I have been reading Doom Guy by John Romero. It is an excellent book which I highly recommend. In the ninth chapter, John describes being hit by lightning upon seeing Adaptive Tile Refresh (ATS). That made me realize I never took the time to understand how this crucial piece of tech powers the Commander Keen (CK) series.
At its heart the problem ATS solves is bandwidth. Writing 320x200 nibbles (32 KiB) per frame is too much for the ISA bus. There is no way to maintain a 60Hz framerate while refreshing the whole screen. If we were to run the following code, which simply fills all banks, it would run at 5 frames per seconds.
Porting FSR 2 to OpenGL
FSR 2, or FidelityFX Super Resolution 2, is a temporal upscaling (TAAU) algorithm developed by AMD. It is comparable to Nvidia’s DLSS, except it is completely open-source and doesn’t require vendor-specific GPU features (tensor cores) to run.
I’ve been floating the idea of making an OpenGL backend for FSR 2 for a while now. However, only recently have I acquired the motivation to actually do it. I knew that writing a bespoke TAA(U) implementation, let alone a good one, was a task worthy of the gods, so I wanted to defer it to them.
MMC2 Magic - How Punch-Out's Graphics Work
Two boxers. No flicker? How is this possible? The MMC2 Mapper chip: Explained
How to draw too many sprites by making one a background, then how to smoothly animate it by side scrolling.
Paving the Road to Vulkan on Asahi Linux
In every modern OS, GPU drivers are split into two parts: a userspace part, and a kernel part. The kernel part is in charge of managing GPU resources and how they are shared between apps, and the userspace part is in charge of converting commands from a graphics API (such as OpenGL or Vulkan) into the hardware commands that the GPU needs to execute.
Between those two parts, there is something called the Userspace API or “UAPI”. This is the interface that they use to communicate between them, and it is specific to each class of GPUs! Since the exact split between userspace and the kernel can vary depending on how each GPU is designed, and since different GPU designs require different bits of data and parameters to be passed between userspace and the kernel, each new GPU driver requires its own UAPI to go along with it.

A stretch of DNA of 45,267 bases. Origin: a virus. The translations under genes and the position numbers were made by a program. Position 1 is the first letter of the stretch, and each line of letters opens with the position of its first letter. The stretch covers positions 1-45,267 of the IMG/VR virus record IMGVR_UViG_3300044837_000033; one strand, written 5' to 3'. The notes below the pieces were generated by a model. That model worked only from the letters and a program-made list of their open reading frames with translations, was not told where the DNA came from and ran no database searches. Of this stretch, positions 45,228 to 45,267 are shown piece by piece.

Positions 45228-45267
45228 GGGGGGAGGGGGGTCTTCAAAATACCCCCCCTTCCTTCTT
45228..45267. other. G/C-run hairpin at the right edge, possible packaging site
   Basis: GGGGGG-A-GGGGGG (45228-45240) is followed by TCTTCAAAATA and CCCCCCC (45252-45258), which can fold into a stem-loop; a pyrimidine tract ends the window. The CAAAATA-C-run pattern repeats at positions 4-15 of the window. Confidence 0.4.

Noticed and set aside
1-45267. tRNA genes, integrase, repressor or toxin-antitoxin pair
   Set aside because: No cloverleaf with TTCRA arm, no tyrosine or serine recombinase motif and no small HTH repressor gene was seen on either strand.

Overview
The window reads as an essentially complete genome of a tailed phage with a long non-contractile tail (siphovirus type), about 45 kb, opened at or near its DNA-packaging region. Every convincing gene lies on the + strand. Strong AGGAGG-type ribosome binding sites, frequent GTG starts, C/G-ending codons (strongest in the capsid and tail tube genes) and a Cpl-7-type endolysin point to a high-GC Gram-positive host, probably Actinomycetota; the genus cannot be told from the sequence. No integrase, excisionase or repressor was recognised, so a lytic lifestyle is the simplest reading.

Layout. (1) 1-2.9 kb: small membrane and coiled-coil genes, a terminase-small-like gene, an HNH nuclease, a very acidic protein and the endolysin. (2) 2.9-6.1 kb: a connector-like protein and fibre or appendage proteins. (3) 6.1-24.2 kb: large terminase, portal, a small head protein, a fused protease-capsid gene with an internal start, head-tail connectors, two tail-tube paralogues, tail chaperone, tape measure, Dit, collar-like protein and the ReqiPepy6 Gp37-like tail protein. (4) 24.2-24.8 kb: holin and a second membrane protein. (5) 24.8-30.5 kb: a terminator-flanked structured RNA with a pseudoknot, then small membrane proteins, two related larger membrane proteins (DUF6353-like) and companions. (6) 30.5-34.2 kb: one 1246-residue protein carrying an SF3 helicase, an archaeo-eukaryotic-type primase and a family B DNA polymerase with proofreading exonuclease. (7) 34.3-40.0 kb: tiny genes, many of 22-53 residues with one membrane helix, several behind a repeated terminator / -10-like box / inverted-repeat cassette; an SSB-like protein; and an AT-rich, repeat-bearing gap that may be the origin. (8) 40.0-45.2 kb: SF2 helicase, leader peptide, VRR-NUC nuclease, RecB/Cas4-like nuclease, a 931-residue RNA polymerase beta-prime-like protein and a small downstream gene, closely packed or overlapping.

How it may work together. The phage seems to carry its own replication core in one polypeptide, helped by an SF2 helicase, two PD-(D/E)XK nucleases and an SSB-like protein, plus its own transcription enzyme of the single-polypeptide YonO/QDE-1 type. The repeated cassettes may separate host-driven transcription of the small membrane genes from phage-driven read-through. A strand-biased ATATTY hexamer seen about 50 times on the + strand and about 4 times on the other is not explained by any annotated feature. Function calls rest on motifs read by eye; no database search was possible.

Exploiting aCropalypse: Recovering Truncated PNGs
Why some GitHub labels are illegible
essentially the text of the label will be colored white if perceived-lightness<0.453 and black otherwise. However, when the perceived-lightness is very close to the threshold, we don’t trigger the min or max and actually get some sort of grey color for the label.
Version 1 of Stable Attribution’s algorithm decodes an image generated by an A.I. model into the most similar examples from the data that the model was trained with. Usually, the image the model creates doesn’t exist in its training data - it’s new - but because of the training process, the most influential images are the most visually similar ones, especially in the details.
Alejandro Jodorowsky’s “Tron”
I was recently shown some frames from a film that I had never heard of: Alejandro Jodorowsky’s 1976 version of “Tron.” The sets were incredible. The actors, unfamiliar to me, looked fantastic in their roles. The costumes and lighting worked together perfectly. The images glowed with an extravagant and psychedelic sensibility that felt distinctly Jodorowskian.
The truth is that these weren’t stills from a long-lost movie. They weren’t photos at all. These evocative, well-composed and tonally immaculate images were generated in seconds with the magic of artificial intelligence.
The “interactive” elements are annoying, but some pretty pictures here.
The Apple GPU and the Impossible Bug
In late 2020, Apple debuted the M1 with Apple’s GPU architecture, AGX, rumoured to be derived from Imagination’s PowerVR series. Since then, we’ve been reverse-engineering AGX and building open source graphics drivers. Last January, I rendered a triangle with my own code, but there has since been a heinous bug lurking: The driver fails to render large amounts of geometry.
The Unreasonable Effectiveness of JPEG: A Signal Processing Approach
The JPEG algorithm is rather complex and in this video, we break down the core parts of the algorithm, specifically color spaces, YCbCr, chroma subsampling, the discrete cosine transform, quantization, and lossless encoding. The majority of the focus is on the mathematical and signal processing insights that lead to advancements in image compression and the big themes in compression as a whole that we can take away from it.
Fixing the entire SM64 Source Code (Insane N64 performance)
Recap of a lot of work, optimizing and rewriting code to squeeze out performance on limited hardware.
Exponentially Better Rotations
If you’ve done any 3D programming, you’ve likely encountered the zoo of techniques and representations used when working with 3D rotations. Some of them are better than others, depending on the situation.